Floyd County: Times Past #5

By the turn of the 20th century, Goose Creek was home to an established community of hardscrabble farmers, our level five acres being one of very few tillable plots in this deep cold valley. Watermelons were grown on nearby land so steep [Johnathan Lemuel Boone 200 acres from which our 80 were divided] that the ripening fruits had to be wedged in place by rocks to keep them from rolling down the hill.

Other well constructed old homes along Goose Creek no longer exist, with this one among just a few persisting structures from an era and community that once thrived here. Sadly, perhaps the most notable and well-documented of the older dwellings on Goose Creek [the original Boone property mentioned above] burned to the ground in the spring of 2011.

At one time, there was in this valley a three-story mill, a store (many still remember Roscoe Willis), a church (still standing but long abandoned), and a nearby mission house. This community was most directly connected to the farming community of Simpsons  [Clyne Angle’s Store and Post Office] on Daniels Run [a road that apparently started at or continued from Rocky Mount into Floyd County, purportedly named after Daniel Boone] by a farm-to-store and postal road that originates on our property. Built by hand in the 1920s, as best I can figure, the old-timers still call it the “new road.”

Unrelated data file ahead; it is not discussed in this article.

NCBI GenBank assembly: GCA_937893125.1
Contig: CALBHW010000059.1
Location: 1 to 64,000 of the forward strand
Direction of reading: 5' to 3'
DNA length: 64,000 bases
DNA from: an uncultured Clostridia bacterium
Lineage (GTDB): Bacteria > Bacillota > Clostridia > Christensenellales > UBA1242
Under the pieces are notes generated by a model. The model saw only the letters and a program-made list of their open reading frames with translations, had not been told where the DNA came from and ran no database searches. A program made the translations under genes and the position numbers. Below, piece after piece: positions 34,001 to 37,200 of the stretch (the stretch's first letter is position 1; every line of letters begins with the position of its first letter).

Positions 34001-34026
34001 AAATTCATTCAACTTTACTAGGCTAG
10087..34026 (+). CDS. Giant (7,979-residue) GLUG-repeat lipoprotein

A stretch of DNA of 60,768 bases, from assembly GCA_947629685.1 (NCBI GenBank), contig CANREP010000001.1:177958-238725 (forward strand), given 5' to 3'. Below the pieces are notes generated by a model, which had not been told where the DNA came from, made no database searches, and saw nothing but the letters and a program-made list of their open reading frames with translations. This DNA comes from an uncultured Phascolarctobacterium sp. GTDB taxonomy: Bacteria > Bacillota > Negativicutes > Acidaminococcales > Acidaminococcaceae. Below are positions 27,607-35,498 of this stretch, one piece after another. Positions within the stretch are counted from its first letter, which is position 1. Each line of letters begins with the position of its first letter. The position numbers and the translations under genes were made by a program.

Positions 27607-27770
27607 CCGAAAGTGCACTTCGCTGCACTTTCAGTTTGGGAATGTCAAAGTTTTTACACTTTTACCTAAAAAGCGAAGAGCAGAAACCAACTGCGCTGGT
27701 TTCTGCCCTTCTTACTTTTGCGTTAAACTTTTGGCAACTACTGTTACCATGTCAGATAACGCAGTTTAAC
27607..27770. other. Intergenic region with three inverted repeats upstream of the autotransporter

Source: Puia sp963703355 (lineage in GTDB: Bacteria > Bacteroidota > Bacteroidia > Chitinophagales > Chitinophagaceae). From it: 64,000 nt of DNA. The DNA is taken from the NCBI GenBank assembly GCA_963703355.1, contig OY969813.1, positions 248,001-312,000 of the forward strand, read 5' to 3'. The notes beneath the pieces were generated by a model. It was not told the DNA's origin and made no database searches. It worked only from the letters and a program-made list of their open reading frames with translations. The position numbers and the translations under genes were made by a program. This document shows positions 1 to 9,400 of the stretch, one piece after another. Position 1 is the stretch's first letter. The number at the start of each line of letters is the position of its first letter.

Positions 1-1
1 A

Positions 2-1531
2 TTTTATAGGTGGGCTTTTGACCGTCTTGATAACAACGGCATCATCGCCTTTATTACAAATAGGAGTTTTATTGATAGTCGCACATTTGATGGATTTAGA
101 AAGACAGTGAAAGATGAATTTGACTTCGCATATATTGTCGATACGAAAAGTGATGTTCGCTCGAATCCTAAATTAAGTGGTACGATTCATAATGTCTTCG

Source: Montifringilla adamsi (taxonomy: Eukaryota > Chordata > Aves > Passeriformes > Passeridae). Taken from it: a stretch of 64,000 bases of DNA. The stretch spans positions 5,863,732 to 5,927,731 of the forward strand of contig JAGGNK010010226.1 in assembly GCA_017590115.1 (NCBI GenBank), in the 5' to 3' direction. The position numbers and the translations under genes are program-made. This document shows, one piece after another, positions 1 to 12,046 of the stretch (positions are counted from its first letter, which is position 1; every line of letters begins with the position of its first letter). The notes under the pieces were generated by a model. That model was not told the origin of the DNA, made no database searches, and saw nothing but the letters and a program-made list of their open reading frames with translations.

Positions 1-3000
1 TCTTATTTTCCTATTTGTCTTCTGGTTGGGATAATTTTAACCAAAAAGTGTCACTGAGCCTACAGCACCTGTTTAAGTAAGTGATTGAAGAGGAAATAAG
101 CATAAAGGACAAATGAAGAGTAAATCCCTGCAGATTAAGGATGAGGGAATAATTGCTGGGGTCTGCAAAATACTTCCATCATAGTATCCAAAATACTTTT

NOTE: IMAGE–this store, still standing but abandoned for use, built in 1823, also served as the post office in Simpsons. The “new road” is the “pasture Road” that we walk numerous times every day. [I will have a good bit more to say about this, as it passes through my “fortress of solitude” at the back of the land.] I always imagine the other feet that have walked the same path–the lives they lead, the conversations they had as they walked to and from Simpsons or the schoolhouse. After we had first moved in here, an elderly gentleman stopped by to chat and gazed wistfully at the new road just behind the barn.

“I remember seeing my daddy ride a horse with two saddlebags full of mail up that road on his way to the post office in Simpsons.”

This is the last excerpt of a rough dictation on the topic of the roads in and near to where we live — their historical connection to the present. I will hope to incorporate most of this material and more on the subject into my book, a Floyd County Almanac. 

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Fred First holds masters degrees in Vertebrate Zoology and physical therapy, and has been a biology teacher and physical therapist by profession. He moved to southwest Virginia in 1975 and to Floyd County in 1997. He maintains a daily photo-blog, broadcasts essays on the Roanoke NPR station, and contributes regular columns for the Floyd Press and Roanoke's Star Sentinel. His two non-fiction books, Slow Road Home and his recent What We Hold in Our Hands, celebrate the riches that we possess in our families and communities, our natural bounty, social capital and Appalachian cultures old and new. He has served on the Jacksonville Center Board of Directors and is newly active in the Sustain Floyd organization. He lives in northeastern Floyd County on the headwaters of the Roanoke River.

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